Sarah Robinson was born in Wilmslow, Cheshire, England in 1783 and it was in that county or perhaps nearby Staffordshire that she was convicted of stealing and sentenced to 7 years transportation. Records show that Sarah became James Peaulet’s housekeeper on her arrival in 1801 but there is no record of a marriage having taken place, hence her listing as concubine in 1806.

   Of the two children, only the elder, Sarah Agnes Peaulet, b 1804, survived. The younger child, James Peaulet, b 1807, died two days after Sarah’s marriage to Third Fleet convict Joseph Craft in 1810 at St Philip’s Church Hill by Rev William Cowper. Sarah and Joseph had five children and after Joseph’s death in 1830, Sarah then married another convict, Joseph Dawkins in 1840. Joseph had arrived in the colony in 1818. Around the time of Sarah’s marriage James Peaulet was apparently sentenced to 6 months jail for pig stealing.

Sarah’s daughter, Sarah Agnes, did not live such a long life but had two marriages and ten children. The compilers of these historical notes both descend from the last of these children, Eliza Elizabeth Dixon, born in August 1850 at Dinner Creek, Mangrove and baptised two months later at Gosford. Eliza died as Eliza Ferguson at Grafton in 1931

The Register of Births, Deaths and Marriages 1810-1823 from St Matthews Church Windsor shows the record of Sarah Agnes’ first marriage to William Webb in 1820. The 2017 “White Gloves” event at Hawkesbury Regional Museum allowed guests at the St Matthew’s Bicentenary to see the register in person. It is interesting that Sarah used her mother’s maiden name of Robinson rather than her father’s name of Peaulet. It is also to be noted that Sarah, William and their witness John all signed with an ‘X’.


James Peaulet married Elizabeth Williams on 14.6.1809 at St Phillip’s, Sydney but no children were born of the marriage.  The 1814 Muster shows number of children as two, but whose they were, or their names, are not given. Elizabeth had been born in the Colony so she must have been a young bride. However Mollie Gillen, in Founders of Australia, states that this marriage was annulled as it was declared illegal by the convict clergyman, Henry Fulton, because it was performed by a J.P. and not an ordained minister.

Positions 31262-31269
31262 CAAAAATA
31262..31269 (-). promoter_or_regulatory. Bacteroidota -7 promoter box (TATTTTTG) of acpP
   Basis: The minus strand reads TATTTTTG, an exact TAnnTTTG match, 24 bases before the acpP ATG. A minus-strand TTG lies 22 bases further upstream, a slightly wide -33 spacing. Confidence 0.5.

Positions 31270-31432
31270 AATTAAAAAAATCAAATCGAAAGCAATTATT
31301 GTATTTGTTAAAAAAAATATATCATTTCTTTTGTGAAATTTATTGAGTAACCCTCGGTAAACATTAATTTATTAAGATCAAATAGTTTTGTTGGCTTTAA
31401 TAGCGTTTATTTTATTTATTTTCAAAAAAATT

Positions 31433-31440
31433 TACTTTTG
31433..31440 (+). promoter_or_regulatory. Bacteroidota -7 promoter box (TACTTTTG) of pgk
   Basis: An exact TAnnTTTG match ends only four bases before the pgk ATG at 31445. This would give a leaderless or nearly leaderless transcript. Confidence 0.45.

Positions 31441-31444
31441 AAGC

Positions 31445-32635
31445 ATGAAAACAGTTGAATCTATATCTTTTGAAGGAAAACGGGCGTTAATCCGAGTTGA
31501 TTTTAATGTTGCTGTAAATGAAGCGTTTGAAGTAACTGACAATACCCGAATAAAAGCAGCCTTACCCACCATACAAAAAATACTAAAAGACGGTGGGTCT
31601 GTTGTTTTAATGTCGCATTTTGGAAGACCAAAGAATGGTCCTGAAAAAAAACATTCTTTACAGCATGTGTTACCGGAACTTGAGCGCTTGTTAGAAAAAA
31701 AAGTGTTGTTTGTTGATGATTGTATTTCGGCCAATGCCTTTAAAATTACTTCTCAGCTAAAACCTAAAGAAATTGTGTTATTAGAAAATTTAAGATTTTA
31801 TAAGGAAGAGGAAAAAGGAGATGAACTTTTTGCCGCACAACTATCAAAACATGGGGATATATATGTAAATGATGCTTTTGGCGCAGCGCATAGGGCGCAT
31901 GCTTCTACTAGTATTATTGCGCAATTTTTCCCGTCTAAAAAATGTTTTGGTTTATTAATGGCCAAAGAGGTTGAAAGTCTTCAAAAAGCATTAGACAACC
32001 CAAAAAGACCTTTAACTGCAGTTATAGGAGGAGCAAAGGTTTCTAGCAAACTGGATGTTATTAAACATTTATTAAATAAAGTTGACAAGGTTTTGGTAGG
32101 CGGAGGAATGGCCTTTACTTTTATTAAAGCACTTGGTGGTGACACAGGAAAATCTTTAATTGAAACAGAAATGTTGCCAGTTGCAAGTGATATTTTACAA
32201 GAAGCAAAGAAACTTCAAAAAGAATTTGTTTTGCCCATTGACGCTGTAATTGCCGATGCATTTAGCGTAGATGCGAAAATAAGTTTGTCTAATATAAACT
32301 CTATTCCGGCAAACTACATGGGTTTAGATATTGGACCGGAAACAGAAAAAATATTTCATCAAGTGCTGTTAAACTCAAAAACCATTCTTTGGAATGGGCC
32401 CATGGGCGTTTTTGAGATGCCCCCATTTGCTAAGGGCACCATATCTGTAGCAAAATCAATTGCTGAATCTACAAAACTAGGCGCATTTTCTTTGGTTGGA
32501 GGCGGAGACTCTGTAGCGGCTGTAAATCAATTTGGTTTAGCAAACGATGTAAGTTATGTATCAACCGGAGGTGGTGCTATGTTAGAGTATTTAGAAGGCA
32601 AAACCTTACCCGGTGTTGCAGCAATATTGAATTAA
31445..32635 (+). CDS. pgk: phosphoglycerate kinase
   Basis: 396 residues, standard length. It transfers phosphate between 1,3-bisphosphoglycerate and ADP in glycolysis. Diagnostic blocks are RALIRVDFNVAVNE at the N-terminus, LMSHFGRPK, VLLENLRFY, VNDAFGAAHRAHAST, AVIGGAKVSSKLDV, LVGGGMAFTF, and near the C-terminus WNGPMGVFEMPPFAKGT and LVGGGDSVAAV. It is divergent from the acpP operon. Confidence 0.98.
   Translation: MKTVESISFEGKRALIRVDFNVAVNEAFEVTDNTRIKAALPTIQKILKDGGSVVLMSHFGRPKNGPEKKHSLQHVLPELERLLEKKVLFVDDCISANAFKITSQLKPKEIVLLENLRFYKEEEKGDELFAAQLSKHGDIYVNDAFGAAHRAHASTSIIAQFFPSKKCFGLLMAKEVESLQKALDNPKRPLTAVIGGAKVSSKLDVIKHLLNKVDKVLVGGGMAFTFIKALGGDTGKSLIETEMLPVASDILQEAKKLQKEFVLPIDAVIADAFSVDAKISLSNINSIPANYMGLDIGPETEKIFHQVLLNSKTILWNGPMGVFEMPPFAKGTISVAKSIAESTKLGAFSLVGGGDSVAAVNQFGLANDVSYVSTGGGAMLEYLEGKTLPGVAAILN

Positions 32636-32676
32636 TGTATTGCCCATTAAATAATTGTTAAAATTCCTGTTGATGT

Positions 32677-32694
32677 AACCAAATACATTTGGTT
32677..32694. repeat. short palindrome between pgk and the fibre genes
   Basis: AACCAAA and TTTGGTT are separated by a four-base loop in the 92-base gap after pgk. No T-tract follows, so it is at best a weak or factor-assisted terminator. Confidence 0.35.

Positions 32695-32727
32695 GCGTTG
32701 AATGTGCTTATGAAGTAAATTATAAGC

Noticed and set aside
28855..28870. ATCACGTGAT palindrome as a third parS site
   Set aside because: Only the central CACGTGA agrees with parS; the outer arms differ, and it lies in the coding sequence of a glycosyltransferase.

In Authentic Australian Convict & Pioneer History author James McClellands has a story of Grono Park. John Grono, pioneer Hawkesbury settler and boatbuilder, acquired 25 acres of Peaulet’s farm which he purchased on 19.1.1827 from Peaulet’s daughter and son-in-law, Sarah and William Webb. This land also fronted the river at the junction of Peaulet’s Creek and is believed to be the site of the Grono Park homestead

James passed away on 26 August 1820 and was buried two days later at Pitt Town (Reg. 4761 V2B) as James Pewlett, aged 57 years. He was buried from St Matthew’s (C of E) Windsor. Mollie Gillen in her book, Founders of Australia agrees that he was buried at Pitt Town but gives his age as 62.


 Peaulet is one of three First Fleeters supposedly buried in the Hawkesbury region, see Dispatched Downunder, by Ron Withington, page 44. At the time of writing no Fellowship Commemorative Plaque has ever been installed at Pitt Town cemetery since no evidence of the Peaulet burial is to be found there.


The Windsor Parish register 1810-1856 Index shows Peaulet as “free, came out as a prisoner”. There is a thought that he may have been buried in an unmarked grave reserved for convicts, however at the time of his death the designation “free” would normally have cancelled out any convict connection. No details of family or birth place or reason for death appear in the register.


Compiled from information supplied by #8011 Des Burke and #8286 Heather Threlfall



Copyright Fellowship of First Fleeters